Ken Elton Kesey

Kesey, Ken Elton, 1935–2001, American novelist and counterculture figure, b. La Junta, Colo.; grad. Univ. of Oregon (1957), Stanford Univ. (1960). While a student he volunteered for a hospital study of mind-altering drugs, substances that were to shape much of his life and work. He also briefly worked as a psychiatric ward attendant, an experience pivotal to the creation of One Flew over the Cuckoo's Nest (1962; film, 1975), his most famous novel, which details the struggle between rebellious individuality, represented by inmate R. P. McMurphy, and the forces of repression, personified by Nurse Ratched. Kesey's other books include the novels Sometimes a Great Notion, (1964; film, 1971), Sailor Song (1992), and Last Go Round (1994); and essays, stories, and children's books. He was also known as the leader of the Merry Pranksters, a group of travelers, stoked by LSD, who traversed the United States in a psychedelically decorated bus in 1964. Their exploits were described in Tom Wolfe's Electric Kool-Aid Acid Test (1968) and Kesey's The Further Inquiry (1990).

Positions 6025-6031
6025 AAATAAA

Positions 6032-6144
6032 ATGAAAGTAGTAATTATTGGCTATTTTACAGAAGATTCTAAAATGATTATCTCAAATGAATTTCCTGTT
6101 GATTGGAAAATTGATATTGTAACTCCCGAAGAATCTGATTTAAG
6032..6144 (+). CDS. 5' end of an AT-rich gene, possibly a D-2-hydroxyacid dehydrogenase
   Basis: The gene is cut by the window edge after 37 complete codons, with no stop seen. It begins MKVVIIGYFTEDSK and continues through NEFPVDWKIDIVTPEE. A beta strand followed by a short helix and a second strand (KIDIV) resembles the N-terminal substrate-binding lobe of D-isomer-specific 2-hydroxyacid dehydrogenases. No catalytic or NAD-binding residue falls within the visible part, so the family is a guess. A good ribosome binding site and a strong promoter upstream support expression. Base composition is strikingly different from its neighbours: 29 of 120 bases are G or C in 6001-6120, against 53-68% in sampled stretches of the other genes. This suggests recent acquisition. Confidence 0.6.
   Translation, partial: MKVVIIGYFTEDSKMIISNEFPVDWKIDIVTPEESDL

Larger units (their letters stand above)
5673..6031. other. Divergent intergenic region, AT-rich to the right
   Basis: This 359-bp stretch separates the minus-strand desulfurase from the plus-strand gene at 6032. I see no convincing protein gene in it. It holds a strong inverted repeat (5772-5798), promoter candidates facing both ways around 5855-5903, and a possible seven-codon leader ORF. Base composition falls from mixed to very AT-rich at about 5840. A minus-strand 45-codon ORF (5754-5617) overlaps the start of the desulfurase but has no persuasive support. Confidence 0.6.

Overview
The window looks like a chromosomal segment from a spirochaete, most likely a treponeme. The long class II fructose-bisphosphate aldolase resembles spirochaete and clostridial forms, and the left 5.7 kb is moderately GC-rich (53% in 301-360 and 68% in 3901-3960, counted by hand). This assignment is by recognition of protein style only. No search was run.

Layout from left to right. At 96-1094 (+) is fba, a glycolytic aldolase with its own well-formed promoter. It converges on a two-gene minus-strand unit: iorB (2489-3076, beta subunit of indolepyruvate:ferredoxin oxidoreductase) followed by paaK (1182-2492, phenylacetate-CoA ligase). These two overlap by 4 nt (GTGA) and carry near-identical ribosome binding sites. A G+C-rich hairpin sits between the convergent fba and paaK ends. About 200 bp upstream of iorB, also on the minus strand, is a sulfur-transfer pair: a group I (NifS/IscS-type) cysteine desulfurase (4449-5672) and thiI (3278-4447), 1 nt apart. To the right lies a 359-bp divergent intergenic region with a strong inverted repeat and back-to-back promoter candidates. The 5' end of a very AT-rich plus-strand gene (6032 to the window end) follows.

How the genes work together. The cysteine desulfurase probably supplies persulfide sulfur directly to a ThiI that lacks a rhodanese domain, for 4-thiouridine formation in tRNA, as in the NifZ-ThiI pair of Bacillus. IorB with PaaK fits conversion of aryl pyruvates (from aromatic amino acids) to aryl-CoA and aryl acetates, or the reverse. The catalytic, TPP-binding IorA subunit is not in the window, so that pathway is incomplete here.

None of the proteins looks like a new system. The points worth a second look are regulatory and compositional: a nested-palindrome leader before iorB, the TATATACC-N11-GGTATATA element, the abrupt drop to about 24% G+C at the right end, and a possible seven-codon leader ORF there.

See studies by B. H. Leeds (1981), S. L. Tanner (1983), and P. Perry et al., ed. (2d ed. 1996); A. Gibney and A. Ellwood, dir., Magic Trip: Ken Kesey's Search for a Kool Place (documentary, 2011).

The Columbia Electronic Encyclopedia, 6th ed. Copyright © 2012, Columbia University Press. All rights reserved.

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